Tuesday, December 16, 2008


The blur of life


We knew it would be a year of endurance. A husband teaching an extra class section (aka: teaching all day ... no break ... all talked out by day's end), a daughter taking the SAT AND applying for college AND working AND finishing her high school career on a strong note, a son on the road to Eagle Scout AND debating AND working AND playing basketball AND getting an education, another son on the road to Eagle Scout AND debating AND getting an education, and two more busy bees who love to be read aloud to and to dissect specimens and who don't like doing their math.

Of course, the scene has become more complex with staph infections (currently stable thanks to long-term antibiotics), a broken thumb (to be assessed mid-January) and the fact that my mother's stove lit on fire and her heater broke on the coldest day of the year.

I feel as if I am doggedly pursued by the tyranny of the urgent. My plans, carefully scripted, get set aside for a trip in the van to this medical office or that appliance store. The trip to Costco is made because of a desperate plea from a hungry son, "Mom, do you realize we really have no food?" Pantry stocking is not urgent until the hungry one is left wanting; suddenly bumped up to the top of the queue, off to the store we go. I am living the life of a stranger, unable to stop, assess and transition to this new (and hopefully temporary) stage that requires multi-tasking at the super power level.


Ominous skies, but no snow yet

When the skies look ominous, I find myself wondering if we will have a "snow day." What could I possibly mean when we homeschool, and homeschooling continues through rain, sleet and snow? Well, it would mean that it would continue on here. At home. In front of the fire. And then when fatigue hits harder than usual at the end of the day, I hear a dear husband wonder if he is getting sick, and it sounds like it would be a welcome break. It is, indeed, time for a break.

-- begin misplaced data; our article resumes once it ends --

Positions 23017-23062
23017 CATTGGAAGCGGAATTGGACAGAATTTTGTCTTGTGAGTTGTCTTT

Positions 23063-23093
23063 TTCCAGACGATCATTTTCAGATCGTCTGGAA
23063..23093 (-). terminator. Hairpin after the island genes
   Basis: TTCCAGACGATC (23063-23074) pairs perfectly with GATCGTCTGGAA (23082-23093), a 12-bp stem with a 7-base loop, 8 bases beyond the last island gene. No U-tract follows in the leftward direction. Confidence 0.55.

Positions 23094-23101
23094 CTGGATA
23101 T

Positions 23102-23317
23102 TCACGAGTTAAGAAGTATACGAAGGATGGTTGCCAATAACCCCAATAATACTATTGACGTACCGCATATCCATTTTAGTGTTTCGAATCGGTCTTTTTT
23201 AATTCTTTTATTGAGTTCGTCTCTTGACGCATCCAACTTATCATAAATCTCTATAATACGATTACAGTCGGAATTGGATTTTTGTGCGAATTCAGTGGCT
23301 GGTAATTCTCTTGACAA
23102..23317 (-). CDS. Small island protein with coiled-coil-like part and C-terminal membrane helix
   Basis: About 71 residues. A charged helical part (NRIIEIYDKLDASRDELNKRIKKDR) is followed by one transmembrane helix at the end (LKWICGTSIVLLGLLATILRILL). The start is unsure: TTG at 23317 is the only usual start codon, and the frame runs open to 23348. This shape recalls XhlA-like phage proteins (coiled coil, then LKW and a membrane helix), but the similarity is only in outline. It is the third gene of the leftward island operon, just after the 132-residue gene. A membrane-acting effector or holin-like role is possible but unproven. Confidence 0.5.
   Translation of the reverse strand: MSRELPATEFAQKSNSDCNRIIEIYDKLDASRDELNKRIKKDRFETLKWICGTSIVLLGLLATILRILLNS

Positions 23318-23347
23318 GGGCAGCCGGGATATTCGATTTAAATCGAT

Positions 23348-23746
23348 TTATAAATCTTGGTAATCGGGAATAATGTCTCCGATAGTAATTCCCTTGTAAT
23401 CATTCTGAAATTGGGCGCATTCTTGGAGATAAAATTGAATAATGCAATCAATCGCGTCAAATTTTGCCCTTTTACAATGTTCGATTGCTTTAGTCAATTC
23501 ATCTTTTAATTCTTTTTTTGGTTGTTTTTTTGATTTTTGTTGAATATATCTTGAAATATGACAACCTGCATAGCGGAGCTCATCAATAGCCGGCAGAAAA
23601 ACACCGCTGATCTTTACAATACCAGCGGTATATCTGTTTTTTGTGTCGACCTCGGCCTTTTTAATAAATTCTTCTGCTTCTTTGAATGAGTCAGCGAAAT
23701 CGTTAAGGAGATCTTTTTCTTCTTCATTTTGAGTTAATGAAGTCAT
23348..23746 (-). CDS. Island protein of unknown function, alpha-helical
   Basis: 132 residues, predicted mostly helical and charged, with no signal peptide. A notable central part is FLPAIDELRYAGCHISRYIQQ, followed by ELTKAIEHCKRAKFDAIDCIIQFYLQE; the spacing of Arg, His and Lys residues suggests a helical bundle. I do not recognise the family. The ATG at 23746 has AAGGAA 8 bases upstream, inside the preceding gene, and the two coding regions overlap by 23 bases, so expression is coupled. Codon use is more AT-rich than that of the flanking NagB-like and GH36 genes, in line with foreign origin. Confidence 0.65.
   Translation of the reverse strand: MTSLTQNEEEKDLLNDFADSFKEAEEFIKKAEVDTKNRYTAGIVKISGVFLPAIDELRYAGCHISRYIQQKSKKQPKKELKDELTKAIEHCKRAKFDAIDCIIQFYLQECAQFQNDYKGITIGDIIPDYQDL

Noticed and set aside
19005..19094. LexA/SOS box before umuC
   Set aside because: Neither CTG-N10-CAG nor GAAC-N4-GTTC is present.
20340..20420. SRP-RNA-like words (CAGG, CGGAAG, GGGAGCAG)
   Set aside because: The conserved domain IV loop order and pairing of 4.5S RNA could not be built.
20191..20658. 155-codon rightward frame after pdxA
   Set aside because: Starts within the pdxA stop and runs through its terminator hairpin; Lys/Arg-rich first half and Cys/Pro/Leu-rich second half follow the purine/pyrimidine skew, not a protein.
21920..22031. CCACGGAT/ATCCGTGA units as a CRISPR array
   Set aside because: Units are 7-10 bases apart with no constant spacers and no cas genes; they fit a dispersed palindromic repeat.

Friday night signals the beginning of Christmas break. My plan for Saturday includes:

1) Everyone sleeps until they wake on their own.
2) Piles of food for teenagers available all day.
3) Dickens Christmas stories, read aloud.
4) A long walk, holding hands, moving slowly. Camera in hand to catch the egret in flight or the last leaf on the grape vines.
5) Hot toddies.
6) Books, Sudoku, the entire newspaper, ipod shuffling, a board game?
7) Some 24? Some college football?
8) If necessary for peace, you will find our phone unplugged. Maybe even (gasp!) the computer.



Re-focused

The miracle is that we're getting along better than ever. There were times this summer when I wondered where my happy little family was hiding. We were short with each other, easily offended, and easily offensive. Recently, though, we've been laughing again. We can tease each other again. We're hanging around the kitchen table, talking over the basketball game or the college decision or the debate ballots. The boys are slowly introducing us to their music preferences in the van with conversations like this: "Oh, don't play that one yet. And don't play that one too loud. Try that one; I know Mom likes it." While I would like to think that as Queen of the Universe, they would only listen to music I like, I am living in reality now and can accept that I am not ready for Song A at all, or Song B on high volume. And I appreciate their consideration. It's a beautiful thing.

You see, it's quite easy to bless me when I am living on the edge. Pick up your own shoes, clean the kitchen, offer to take the trash cans out, pick up your math book and get started without a reminder...well, you have just made my day and possibly my whole week. If you bring me a cup of French roast in the morning, or a glass of Merlot at night? Well, that just might make me cry with gratitude. I've always believed in having high standards for my family, but a funny thing is happening. Here in the midst of "we'll have to fold that pile of laundry over the week-end", where I am not cranky at people for not meeting my expectations ... somehow, some way, we're being kinder, we're making progress, and the laundry still gets folded...eventually. I think I am beginning to catch on to something that has eluded me amidst my well-laid plans. The silver lining to this busy cloud of a season is starting to look very beautiful.

We're holding on until Friday. It will be a night of celebration!

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